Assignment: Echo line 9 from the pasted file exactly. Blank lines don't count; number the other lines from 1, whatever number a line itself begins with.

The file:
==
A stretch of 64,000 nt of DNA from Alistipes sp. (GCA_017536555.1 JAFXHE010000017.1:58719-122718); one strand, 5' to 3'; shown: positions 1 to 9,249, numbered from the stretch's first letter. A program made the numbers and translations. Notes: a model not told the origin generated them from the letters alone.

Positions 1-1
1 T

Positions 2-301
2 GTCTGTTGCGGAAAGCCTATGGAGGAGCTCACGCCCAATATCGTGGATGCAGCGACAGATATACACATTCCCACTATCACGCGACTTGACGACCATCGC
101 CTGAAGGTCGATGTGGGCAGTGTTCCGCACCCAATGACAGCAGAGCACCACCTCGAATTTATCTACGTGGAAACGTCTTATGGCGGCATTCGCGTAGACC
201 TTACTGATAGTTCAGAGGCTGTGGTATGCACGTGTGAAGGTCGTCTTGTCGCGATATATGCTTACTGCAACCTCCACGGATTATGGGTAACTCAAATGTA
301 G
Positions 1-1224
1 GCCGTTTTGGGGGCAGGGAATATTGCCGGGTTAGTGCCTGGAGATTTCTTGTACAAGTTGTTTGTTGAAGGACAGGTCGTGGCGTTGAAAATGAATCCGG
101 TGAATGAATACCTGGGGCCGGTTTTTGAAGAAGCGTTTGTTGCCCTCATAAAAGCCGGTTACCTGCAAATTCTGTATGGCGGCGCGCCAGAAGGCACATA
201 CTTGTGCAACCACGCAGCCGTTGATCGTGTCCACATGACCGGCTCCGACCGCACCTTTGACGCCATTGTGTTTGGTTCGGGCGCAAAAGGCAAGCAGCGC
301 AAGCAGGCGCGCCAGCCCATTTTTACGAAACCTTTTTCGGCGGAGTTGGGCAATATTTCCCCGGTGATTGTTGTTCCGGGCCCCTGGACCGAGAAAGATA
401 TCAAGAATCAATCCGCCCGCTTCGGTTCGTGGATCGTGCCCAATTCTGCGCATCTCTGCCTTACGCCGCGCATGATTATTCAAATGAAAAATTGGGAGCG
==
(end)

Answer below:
Positions 1-1224